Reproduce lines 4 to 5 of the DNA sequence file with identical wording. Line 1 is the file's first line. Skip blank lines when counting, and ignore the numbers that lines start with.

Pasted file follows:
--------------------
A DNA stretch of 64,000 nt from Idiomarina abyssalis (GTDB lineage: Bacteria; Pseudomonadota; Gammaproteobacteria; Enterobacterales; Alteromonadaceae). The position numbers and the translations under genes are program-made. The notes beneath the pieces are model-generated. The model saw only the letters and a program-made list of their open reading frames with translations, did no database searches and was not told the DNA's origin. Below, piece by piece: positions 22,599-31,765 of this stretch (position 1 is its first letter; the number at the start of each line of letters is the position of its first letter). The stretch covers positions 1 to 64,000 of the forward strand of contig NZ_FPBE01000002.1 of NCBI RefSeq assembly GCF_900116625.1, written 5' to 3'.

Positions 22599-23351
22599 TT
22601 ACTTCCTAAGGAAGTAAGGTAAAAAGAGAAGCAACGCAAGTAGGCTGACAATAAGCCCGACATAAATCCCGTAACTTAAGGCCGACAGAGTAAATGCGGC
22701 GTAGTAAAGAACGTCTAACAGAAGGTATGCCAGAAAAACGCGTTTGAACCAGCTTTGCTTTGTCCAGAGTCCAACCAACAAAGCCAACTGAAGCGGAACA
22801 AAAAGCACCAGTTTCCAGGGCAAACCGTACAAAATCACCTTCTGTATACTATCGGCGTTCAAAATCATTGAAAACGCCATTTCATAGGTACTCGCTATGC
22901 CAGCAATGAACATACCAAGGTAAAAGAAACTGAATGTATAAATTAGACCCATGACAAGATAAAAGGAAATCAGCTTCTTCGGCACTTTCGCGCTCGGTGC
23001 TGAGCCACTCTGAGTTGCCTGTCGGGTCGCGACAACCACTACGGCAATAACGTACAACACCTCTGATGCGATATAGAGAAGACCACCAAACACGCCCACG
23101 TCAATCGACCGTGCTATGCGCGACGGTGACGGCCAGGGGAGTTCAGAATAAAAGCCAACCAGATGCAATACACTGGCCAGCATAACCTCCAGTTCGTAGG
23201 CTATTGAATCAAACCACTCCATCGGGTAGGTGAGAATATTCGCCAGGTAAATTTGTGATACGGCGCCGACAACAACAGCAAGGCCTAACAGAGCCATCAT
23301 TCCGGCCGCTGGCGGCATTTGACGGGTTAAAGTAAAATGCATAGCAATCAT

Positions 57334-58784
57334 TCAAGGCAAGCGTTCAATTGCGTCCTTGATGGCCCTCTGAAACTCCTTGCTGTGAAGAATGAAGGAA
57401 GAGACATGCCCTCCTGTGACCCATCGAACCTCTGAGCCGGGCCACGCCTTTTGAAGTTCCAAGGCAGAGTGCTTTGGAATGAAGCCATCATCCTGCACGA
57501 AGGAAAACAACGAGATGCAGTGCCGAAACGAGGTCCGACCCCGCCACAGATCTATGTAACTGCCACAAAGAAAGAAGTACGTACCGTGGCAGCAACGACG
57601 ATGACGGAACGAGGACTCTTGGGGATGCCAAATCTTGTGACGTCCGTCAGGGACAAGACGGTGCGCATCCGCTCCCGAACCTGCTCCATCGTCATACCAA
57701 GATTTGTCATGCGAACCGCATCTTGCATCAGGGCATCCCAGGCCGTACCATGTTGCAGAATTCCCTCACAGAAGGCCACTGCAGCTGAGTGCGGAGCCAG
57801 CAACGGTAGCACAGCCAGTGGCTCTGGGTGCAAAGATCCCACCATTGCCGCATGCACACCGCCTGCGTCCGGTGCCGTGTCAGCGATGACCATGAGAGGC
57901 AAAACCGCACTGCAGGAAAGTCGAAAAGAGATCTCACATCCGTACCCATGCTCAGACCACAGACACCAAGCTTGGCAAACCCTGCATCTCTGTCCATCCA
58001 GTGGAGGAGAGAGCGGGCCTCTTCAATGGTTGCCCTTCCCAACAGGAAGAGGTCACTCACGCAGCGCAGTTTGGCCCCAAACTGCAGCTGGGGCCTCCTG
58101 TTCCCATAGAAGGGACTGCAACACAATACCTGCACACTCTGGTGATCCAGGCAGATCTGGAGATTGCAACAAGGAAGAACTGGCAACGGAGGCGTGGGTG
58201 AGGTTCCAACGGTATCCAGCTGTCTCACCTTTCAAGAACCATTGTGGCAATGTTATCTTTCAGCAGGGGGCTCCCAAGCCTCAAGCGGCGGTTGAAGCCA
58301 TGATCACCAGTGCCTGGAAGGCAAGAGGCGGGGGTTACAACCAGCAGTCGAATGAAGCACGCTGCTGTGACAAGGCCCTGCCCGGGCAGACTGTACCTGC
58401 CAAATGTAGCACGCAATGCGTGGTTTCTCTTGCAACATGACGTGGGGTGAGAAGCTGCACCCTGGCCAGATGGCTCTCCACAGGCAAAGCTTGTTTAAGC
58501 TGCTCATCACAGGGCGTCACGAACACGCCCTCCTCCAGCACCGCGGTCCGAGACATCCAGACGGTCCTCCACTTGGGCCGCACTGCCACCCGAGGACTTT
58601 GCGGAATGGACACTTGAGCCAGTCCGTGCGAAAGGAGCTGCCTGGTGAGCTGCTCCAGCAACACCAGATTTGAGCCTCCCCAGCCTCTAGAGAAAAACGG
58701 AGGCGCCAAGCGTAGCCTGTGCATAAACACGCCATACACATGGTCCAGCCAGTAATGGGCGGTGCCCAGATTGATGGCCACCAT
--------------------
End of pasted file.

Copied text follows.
22601 ACTTCCTAAGGAAGTAAGGTAAAAAGAGAAGCAACGCAAGTAGGCTGACAATAAGCCCGACATAAATCCCGTAACTTAAGGCCGACAGAGTAAATGCGGC
22701 GTAGTAAAGAACGTCTAACAGAAGGTATGCCAGAAAAACGCGTTTGAACCAGCTTTGCTTTGTCCAGAGTCCAACCAACAAAGCCAACTGAAGCGGAACA